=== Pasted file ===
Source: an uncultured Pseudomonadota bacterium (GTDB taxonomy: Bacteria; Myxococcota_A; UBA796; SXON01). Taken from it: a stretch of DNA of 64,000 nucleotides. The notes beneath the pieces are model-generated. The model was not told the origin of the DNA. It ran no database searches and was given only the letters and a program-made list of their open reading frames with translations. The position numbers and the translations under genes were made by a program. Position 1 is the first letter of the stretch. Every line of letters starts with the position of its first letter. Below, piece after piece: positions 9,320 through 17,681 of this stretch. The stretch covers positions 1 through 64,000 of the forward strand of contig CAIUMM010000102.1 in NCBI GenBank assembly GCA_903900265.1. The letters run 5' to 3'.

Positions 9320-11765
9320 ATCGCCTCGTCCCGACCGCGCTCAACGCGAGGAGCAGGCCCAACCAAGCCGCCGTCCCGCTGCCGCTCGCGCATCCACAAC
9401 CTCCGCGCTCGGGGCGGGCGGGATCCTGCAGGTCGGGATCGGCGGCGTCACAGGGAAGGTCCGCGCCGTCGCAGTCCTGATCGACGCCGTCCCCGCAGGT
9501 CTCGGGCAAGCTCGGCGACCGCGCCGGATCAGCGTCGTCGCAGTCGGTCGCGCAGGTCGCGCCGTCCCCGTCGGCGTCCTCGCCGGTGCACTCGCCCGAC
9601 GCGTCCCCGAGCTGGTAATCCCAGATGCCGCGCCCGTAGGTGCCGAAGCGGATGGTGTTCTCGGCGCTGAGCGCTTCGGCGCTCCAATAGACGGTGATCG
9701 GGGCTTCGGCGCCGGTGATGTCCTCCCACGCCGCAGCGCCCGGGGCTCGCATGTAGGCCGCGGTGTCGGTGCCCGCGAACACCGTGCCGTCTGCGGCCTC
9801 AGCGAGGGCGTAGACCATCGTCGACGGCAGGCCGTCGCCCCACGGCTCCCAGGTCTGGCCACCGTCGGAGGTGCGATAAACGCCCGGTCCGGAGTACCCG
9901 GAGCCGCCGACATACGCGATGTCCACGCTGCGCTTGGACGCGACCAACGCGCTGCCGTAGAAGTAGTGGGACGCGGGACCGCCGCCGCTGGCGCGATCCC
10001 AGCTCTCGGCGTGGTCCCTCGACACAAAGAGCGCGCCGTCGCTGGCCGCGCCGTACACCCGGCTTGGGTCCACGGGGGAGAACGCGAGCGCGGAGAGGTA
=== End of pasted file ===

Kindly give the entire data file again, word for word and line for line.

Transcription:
Source: an uncultured Pseudomonadota bacterium (GTDB taxonomy: Bacteria; Myxococcota_A; UBA796; SXON01). Taken from it: a stretch of DNA of 64,000 nucleotides. The notes beneath the pieces are model-generated. The model was not told the origin of the DNA. It ran no database searches and was given only the letters and a program-made list of their open reading frames with translations. The position numbers and the translations under genes were made by a program. Position 1 is the first letter of the stretch. Every line of letters starts with the position of its first letter. Below, piece after piece: positions 9,320 through 17,681 of this stretch. The stretch covers positions 1 through 64,000 of the forward strand of contig CAIUMM010000102.1 in NCBI GenBank assembly GCA_903900265.1. The letters run 5' to 3'.

Positions 9320-11765
9320 ATCGCCTCGTCCCGACCGCGCTCAACGCGAGGAGCAGGCCCAACCAAGCCGCCGTCCCGCTGCCGCTCGCGCATCCACAAC
9401 CTCCGCGCTCGGGGCGGGCGGGATCCTGCAGGTCGGGATCGGCGGCGTCACAGGGAAGGTCCGCGCCGTCGCAGTCCTGATCGACGCCGTCCCCGCAGGT
9501 CTCGGGCAAGCTCGGCGACCGCGCCGGATCAGCGTCGTCGCAGTCGGTCGCGCAGGTCGCGCCGTCCCCGTCGGCGTCCTCGCCGGTGCACTCGCCCGAC
9601 GCGTCCCCGAGCTGGTAATCCCAGATGCCGCGCCCGTAGGTGCCGAAGCGGATGGTGTTCTCGGCGCTGAGCGCTTCGGCGCTCCAATAGACGGTGATCG
9701 GGGCTTCGGCGCCGGTGATGTCCTCCCACGCCGCAGCGCCCGGGGCTCGCATGTAGGCCGCGGTGTCGGTGCCCGCGAACACCGTGCCGTCTGCGGCCTC
9801 AGCGAGGGCGTAGACCATCGTCGACGGCAGGCCGTCGCCCCACGGCTCCCAGGTCTGGCCACCGTCGGAGGTGCGATAAACGCCCGGTCCGGAGTACCCG
9901 GAGCCGCCGACATACGCGATGTCCACGCTGCGCTTGGACGCGACCAACGCGCTGCCGTAGAAGTAGTGGGACGCGGGACCGCCGCCGCTGGCGCGATCCC
10001 AGCTCTCGGCGTGGTCCCTCGACACAAAGAGCGCGCCGTCGCTGGCCGCGCCGTACACCCGGCTTGGGTCCACGGGGGAGAACGCGAGCGCGGAGAGGTA